Who owns the copyright of architectural works and designs?
Mann, P. (2010) Who owns the copyright of architectural works and designs? In: RICS COBRA Legal Research Symposium, 2nd - 3rd September 2010, Paris, France.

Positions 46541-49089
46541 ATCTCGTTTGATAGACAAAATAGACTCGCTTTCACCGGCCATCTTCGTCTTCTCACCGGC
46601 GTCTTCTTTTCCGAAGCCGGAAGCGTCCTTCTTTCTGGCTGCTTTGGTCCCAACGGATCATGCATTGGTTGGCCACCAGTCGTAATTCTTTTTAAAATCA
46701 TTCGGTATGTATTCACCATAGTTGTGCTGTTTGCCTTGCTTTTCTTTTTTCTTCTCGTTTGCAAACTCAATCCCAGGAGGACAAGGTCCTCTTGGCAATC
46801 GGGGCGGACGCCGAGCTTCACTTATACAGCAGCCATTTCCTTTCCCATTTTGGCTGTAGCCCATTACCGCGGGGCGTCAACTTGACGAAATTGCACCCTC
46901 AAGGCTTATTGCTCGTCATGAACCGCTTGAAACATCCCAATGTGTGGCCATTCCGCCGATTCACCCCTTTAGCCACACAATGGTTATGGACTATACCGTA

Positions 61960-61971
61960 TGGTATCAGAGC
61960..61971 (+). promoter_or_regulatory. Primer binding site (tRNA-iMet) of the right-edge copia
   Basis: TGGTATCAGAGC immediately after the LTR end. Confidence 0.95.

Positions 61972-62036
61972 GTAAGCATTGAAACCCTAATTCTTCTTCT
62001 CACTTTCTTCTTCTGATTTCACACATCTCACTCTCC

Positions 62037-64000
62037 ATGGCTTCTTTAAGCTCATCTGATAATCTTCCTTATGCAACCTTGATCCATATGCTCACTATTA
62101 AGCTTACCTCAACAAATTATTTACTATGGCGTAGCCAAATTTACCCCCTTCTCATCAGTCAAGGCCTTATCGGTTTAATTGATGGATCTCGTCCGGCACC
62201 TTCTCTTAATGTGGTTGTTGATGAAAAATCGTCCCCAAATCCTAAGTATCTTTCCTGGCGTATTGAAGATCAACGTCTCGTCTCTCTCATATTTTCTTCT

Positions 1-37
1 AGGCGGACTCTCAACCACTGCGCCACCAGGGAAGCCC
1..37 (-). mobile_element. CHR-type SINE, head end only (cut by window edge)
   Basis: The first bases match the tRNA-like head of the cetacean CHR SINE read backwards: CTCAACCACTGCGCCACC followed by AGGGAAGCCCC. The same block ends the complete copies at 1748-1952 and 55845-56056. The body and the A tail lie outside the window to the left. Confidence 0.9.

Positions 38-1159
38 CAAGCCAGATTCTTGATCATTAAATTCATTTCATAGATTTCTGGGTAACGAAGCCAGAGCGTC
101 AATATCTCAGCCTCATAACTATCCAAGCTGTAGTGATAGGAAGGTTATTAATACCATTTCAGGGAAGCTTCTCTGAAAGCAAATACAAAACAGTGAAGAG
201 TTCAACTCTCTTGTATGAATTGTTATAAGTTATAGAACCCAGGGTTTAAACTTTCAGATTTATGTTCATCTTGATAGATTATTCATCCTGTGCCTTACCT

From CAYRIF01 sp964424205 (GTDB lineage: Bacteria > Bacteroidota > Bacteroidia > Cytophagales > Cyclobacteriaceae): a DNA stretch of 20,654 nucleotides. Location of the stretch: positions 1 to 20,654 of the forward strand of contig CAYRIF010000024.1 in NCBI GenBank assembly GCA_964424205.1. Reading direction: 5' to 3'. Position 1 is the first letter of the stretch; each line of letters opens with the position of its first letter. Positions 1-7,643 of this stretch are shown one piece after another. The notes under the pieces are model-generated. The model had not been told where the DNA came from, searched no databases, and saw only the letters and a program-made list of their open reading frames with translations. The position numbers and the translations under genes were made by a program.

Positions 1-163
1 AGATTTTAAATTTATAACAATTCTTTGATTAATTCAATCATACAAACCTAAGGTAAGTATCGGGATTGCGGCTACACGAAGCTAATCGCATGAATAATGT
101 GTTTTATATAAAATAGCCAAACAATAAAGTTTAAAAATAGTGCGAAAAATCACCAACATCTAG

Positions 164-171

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Copyright protects the rights and interests of authors on their original works of authorship such as literary, dramatic, musical, artistic, and certain other intellectual works including architectural works and designs. It is automatic once a tangible medium of expression in any form of an innovative material, which conforms the Copyright Designs and Patents Act 1988 (CDPA 1988), is created. This includes the building, the architectural plans and drawings. There is no official copyright registry, no requirements on any fees need to be paid and they can be published or unpublished materials. Copyrights owners have the rights to control the reproduction, display, publication, and even derivation of the design. However, there are limitations on the rights of the copyright owners concerning copyrights infringements. Infringement of copyright is an unauthorised violation of the exclusive rights of the copyright author. Architects and engineers depend on copyright law to protect their works and design. Copyrights are protected on the arrangements of spaces and elements as well as the overall form of the architectural design. However, it does not cover the design of functional elements and standard features. Although copyright law provides automatic protection to all original architectural plans, the limitation is that copyright only protects the expression of ideas but not the ideas themselves. It can be argued that architectural drawings and design, including models are recognised categories of artistic works which are protected under the copyright law. This research investigates to what extent copyrights protect the rights and interests of the designers on architectural works and design.
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